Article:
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News & Views October 2018 Issue

Dog-Friendly Fireworks? Yes.

© Kira_Yan | Bigstock

Imagine if it didnít hurt his ears.

Noise phobia is one of the most difficult problems to treat in dogs, and people with dogs who are afraid of loud noises are reminded of that annually on July 4th and, very often, New Year’s Eve — two holidays that come with booming fireworks displays. Their dogs shake, whine, run for cover, destroy household effects, and, generally cope very poorly with fireworks’ loud bangs. Why shouldn’t they? Dogs have no idea that fireworks are celebratory. For all they know, colorful warriors are invading from the sky and, in the process, hurting their ears, which are much more sensitive to sound than ours.

In Italy, a lot more holidays come with fireworks. There’s the Holy Day of Obligation to Commemorate the Assumption of the Blessed Virgin Mary into Heaven on August 15th, Venice’s Feast of the Redeemer in July, Rome’s April birthday celebration, Pisa’s Festival of Saint Ranieri in June….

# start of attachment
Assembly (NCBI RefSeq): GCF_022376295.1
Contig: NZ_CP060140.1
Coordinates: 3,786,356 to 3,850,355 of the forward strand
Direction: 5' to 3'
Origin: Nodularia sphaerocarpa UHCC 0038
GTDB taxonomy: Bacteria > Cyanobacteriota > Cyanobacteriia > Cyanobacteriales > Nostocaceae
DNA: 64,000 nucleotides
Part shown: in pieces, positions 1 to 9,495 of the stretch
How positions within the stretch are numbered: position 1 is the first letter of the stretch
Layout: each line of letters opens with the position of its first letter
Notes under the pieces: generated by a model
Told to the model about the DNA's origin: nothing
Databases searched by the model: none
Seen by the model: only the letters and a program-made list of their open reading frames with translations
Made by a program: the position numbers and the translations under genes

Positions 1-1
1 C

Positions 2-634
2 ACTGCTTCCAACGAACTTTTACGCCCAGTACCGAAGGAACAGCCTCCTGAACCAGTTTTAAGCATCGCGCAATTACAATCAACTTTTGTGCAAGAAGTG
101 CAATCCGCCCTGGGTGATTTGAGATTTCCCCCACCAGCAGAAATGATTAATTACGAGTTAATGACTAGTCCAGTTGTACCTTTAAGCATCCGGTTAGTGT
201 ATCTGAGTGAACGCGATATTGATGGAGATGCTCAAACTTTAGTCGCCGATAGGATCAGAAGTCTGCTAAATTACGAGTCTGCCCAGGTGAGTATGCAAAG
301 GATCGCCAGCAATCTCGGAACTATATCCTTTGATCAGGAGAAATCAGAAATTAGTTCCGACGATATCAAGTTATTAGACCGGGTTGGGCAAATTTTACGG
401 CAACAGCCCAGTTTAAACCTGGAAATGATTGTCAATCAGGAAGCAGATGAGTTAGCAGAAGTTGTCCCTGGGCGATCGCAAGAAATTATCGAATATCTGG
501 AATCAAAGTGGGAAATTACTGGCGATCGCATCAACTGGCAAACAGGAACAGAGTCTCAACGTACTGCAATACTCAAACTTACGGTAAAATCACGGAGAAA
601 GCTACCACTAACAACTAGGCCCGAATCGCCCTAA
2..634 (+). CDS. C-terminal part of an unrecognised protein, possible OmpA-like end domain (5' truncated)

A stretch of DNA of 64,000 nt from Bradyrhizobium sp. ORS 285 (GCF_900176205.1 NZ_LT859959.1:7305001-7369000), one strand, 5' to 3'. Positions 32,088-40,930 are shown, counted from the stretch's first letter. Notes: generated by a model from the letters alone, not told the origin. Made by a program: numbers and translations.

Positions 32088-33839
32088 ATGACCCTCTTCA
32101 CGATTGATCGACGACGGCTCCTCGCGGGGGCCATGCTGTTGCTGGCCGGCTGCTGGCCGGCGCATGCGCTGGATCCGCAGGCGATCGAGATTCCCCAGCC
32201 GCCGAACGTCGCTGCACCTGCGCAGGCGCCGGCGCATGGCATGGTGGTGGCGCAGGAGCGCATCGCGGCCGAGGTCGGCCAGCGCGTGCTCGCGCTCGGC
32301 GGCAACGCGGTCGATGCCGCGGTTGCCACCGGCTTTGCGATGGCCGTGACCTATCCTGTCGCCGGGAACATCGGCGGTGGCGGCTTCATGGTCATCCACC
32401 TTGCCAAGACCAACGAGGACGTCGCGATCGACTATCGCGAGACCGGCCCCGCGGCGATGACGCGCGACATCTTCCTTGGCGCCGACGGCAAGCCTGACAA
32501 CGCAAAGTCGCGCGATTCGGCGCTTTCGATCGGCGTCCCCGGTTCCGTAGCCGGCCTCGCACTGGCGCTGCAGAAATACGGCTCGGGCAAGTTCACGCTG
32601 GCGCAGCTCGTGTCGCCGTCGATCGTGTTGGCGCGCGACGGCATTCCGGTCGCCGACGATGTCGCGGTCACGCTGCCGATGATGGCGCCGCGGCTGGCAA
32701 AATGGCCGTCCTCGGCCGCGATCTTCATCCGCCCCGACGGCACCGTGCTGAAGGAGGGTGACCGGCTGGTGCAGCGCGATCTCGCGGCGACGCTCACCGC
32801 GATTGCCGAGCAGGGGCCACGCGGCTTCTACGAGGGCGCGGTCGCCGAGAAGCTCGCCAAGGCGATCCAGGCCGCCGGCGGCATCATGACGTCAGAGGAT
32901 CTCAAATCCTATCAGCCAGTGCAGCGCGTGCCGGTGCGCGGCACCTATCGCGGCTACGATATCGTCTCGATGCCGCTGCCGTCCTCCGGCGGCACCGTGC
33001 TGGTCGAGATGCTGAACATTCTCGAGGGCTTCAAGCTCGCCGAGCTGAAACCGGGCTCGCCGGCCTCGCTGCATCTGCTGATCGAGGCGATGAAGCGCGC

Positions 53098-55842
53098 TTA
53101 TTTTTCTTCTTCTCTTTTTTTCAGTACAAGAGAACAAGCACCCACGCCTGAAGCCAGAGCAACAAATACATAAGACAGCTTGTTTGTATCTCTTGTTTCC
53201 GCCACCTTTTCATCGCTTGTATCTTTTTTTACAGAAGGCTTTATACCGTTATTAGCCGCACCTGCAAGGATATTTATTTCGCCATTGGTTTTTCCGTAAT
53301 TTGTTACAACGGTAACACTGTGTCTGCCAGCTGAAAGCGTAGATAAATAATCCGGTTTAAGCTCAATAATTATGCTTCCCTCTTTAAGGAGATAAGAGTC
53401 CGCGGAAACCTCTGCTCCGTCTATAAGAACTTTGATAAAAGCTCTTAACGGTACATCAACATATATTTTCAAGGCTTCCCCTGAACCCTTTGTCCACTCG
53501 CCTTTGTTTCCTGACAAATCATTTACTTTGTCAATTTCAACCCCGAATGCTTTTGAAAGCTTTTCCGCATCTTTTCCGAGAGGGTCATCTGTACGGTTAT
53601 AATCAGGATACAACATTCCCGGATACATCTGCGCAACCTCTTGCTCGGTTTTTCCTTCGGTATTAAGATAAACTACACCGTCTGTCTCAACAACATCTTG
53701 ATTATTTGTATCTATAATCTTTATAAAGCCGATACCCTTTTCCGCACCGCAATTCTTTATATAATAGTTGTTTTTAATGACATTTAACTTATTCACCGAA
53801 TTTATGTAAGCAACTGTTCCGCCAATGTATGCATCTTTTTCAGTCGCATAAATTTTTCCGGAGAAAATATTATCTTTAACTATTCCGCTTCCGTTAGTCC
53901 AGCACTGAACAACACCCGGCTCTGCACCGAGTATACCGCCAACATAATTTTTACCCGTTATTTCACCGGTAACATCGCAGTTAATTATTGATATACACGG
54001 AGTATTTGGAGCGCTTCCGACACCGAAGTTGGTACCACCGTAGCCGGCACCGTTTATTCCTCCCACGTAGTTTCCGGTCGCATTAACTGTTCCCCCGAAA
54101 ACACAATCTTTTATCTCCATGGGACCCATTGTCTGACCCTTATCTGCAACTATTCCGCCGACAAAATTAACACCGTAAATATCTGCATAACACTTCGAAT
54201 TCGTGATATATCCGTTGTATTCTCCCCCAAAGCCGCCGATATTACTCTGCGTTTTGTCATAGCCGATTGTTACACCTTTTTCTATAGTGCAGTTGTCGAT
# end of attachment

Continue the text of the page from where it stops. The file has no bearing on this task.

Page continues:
Italians also love their dogs, at least as much as we do! So it only makes sense that the small Northern Italian town of Collecchio in the province of Parma (think Parmesan cheese) enacted a law a few years ago requiring all fireworks displays to be silent. It was put on the books not only to protect pets but also wildlife, who suffer from the cannon-like sounds of fireworks, too. An Italian fireworks company called Setti specializes in the silent night-sky glitter.

It might seem anti-climactic to have the light show without the noise. But with the silence comes more saturated color. With sound, there’s only a hint of the color you would otherwise get because the initial burst is too powerful, diluting the power of the materials inside the fireworks mechanism that would otherwise give the display richer hues.

Italy isn’t the only country where dogs are starting to receive protection from the sound of fireworks. It’s happening all over Europe. In Great Britain, where a firm called Fantastic Fireworks makes silent displays in the sky, venues close to wildlife or livestock frequently allow quiet fireworks only.

What’s good for dogs is good for people. The World Health Organization lists 120 decibels as the pain threshold for sound. Fireworks are typically higher than 150, and sometimes as high as 170. They can even contribute to hearing loss.

We do have silent fireworks here in the U.S. The “comet tail,” for instance, quietly shoots into the sky with a trail of sparkles before quietly fizzling out. What’s new are dazzling displays without the attendant bangs. You don’t get the large aerial explosions, but it remains a terrific show.

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